The SEPTIC bacterium sensing and identification method uses the ion emission and its dynamics during phage infection and offers high specificity and speed for detection. Phage display is a different use of phages involving a library of phages with a variable peptide linked to a surface protein. Each phage genome encodes the variant of the protein displayed on its surface hence the name , providing a link between the peptide variant and its encoding gene.
Variant phages from the library may be selected through their binding affinity to an immobilized molecule e. The bound, selected phages can be multiplied by reinfecting a susceptible bacterial strain, thus allowing them to retrieve the peptides encoded in them for further study. Antimicrobial drug discovery — Phage proteins often have antimicrobial activity and may serve as leads for peptidomimetics , i.
Basic research — Bacteriophages are important model organisms for studying principles of evolution and ecology. Bacteriophages may have a lytic cycle or a lysogenic cycle.
With lytic phages such as the T4 phage , bacterial cells are broken open lysed and destroyed after immediate replication of the virion. As soon as the cell is destroyed, the phage progeny can find new hosts to infect. Lytic phages are more suitable for phage therapy. Some lytic phages undergo a phenomenon known as lysis inhibition, where completed phage progeny will not immediately lyse out of the cell if extracellular phage concentrations are high.
This mechanism is not identical to that of temperate phage going dormant and usually, is temporary. In contrast, the lysogenic cycle does not result in immediate lysing of the host cell. Those phages able to undergo lysogeny are known as temperate phages. Their viral genome will integrate with host DNA and replicate along with it, relatively harmlessly, or may even become established as a plasmid. The virus remains dormant until host conditions deteriorate, perhaps due to depletion of nutrients, then, the endogenous phages known as prophages become active.
At this point they initiate the reproductive cycle, resulting in lysis of the host cell. As the lysogenic cycle allows the host cell to continue to survive and reproduce, the virus is replicated in all offspring of the cell. An example of a bacteriophage known to follow the lysogenic cycle and the lytic cycle is the phage lambda of E. Sometimes prophages may provide benefits to the host bacterium while they are dormant by adding new functions to the bacterial genome , in a phenomenon called lysogenic conversion.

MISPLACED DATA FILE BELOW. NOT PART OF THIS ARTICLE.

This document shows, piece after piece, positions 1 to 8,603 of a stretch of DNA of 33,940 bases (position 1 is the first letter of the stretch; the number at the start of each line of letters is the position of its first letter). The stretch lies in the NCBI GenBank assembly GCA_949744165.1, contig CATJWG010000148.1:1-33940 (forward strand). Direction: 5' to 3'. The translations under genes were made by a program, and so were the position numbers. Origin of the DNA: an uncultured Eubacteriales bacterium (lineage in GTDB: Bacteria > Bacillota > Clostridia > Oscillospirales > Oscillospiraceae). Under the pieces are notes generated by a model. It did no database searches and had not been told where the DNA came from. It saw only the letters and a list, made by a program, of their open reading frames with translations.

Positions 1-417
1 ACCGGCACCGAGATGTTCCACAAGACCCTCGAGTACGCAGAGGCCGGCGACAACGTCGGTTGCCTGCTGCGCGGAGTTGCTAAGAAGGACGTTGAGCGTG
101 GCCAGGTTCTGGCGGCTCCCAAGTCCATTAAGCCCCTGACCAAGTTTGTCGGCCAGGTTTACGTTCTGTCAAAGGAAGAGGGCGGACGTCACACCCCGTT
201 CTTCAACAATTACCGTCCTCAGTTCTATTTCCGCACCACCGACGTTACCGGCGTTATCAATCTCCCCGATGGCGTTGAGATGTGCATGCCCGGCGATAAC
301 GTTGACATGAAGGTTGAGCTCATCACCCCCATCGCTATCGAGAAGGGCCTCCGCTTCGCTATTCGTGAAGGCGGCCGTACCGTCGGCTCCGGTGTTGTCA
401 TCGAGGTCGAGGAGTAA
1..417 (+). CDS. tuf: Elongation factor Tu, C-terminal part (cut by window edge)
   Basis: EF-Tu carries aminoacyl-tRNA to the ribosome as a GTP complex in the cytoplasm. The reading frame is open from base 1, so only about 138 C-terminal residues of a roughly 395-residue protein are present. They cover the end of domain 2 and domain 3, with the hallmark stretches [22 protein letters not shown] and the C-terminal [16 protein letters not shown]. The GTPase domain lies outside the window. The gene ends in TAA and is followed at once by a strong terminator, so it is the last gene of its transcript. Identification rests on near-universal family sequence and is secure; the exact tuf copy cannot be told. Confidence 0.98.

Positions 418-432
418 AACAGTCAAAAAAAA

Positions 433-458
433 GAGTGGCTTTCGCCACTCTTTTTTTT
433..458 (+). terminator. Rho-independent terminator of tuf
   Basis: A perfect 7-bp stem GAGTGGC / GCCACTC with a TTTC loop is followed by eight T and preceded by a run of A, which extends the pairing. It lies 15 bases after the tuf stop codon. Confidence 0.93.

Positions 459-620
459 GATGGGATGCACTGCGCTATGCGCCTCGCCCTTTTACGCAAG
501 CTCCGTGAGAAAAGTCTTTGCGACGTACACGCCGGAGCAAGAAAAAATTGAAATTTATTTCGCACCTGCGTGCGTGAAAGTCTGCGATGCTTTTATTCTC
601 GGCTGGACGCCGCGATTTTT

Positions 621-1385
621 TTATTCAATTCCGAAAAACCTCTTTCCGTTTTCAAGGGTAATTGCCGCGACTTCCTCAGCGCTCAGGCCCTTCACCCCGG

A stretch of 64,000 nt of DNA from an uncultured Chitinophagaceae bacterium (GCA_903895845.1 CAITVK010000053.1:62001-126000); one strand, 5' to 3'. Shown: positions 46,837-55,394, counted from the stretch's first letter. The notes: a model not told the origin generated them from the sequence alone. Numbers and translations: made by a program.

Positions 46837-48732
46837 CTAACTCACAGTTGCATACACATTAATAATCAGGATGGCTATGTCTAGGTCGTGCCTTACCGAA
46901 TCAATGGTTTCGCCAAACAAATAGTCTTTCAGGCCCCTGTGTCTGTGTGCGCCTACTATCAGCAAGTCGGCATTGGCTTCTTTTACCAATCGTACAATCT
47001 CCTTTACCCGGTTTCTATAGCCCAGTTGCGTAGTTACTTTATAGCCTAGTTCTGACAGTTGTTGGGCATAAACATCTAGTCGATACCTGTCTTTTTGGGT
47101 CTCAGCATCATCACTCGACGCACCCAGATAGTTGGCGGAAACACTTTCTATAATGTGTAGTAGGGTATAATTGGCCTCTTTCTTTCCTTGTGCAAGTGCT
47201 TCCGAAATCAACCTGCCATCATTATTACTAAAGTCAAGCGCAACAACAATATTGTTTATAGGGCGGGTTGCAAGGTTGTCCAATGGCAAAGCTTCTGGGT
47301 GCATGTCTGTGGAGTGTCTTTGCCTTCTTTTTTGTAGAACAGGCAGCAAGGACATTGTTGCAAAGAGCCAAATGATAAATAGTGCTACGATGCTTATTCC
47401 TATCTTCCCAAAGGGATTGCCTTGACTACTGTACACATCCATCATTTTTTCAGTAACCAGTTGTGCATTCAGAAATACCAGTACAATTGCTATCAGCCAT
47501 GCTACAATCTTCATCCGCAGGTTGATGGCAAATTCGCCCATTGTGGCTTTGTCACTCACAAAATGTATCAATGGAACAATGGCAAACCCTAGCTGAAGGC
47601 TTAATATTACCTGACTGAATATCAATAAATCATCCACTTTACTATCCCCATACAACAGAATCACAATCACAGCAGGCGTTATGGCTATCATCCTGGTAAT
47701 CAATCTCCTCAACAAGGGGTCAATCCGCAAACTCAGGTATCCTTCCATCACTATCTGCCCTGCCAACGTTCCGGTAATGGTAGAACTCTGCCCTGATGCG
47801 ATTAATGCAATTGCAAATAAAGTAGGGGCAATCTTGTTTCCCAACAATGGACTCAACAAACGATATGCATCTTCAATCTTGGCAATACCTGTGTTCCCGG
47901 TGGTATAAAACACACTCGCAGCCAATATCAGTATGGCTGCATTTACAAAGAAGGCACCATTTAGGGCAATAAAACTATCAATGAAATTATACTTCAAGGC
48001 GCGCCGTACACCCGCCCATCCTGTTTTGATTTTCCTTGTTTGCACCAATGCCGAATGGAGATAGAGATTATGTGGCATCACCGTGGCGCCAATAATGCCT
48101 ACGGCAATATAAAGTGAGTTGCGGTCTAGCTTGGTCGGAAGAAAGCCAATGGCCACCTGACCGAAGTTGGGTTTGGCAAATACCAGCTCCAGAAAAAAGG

Examples are the conversion of harmless strains of Corynebacterium diphtheriae or Vibrio cholerae by bacteriophages, to highly virulent ones that cause diphtheria or cholera , respectively.
Bacterial cells are protected by a cell wall of polysaccharides , which are important virulence factors protecting bacterial cells against both immune host defenses and antibiotics. This specificity means a bacteriophage can infect only certain bacteria bearing receptors to which they can bind, which in turn, determines the phage's host range.
Polysaccharide-degrading enzymes, like endolysins are virion-associated proteins to enzymatically degrade the capsular outer layer of their hosts, at the initial step of a tightly programmed phage infection process. Host growth conditions also influence the ability of the phage to attach and invade them. Myovirus bacteriophages use a hypodermic syringe -like motion to inject their genetic material into the cell.
After contacting the appropriate receptor, the tail fibers flex to bring the base plate closer to the surface of the cell. This is known as reversible binding. Once attached completely, irreversible binding is initiated and the tail contracts, possibly with the help of ATP , present in the tail,  injecting genetic material through the bacterial membrane.
The injection is accomplished through a sort of bending motion in the shaft by going to the side, contracting closer to the cell and pushing back up. Podoviruses lack an elongated tail sheath like that of a myovirus, so instead, they use their small, tooth-like tail fibers enzymatically to degrade a portion of the cell membrane before inserting their genetic material.
Within minutes, bacterial ribosomes start translating viral mRNA into protein. The host's normal synthesis of proteins and nucleic acids is disrupted, and it is forced to manufacture viral products instead. These products go on to become part of new virions within the cell, helper proteins that contribute to the assemblage of new virions, or proteins involved in cell lysis.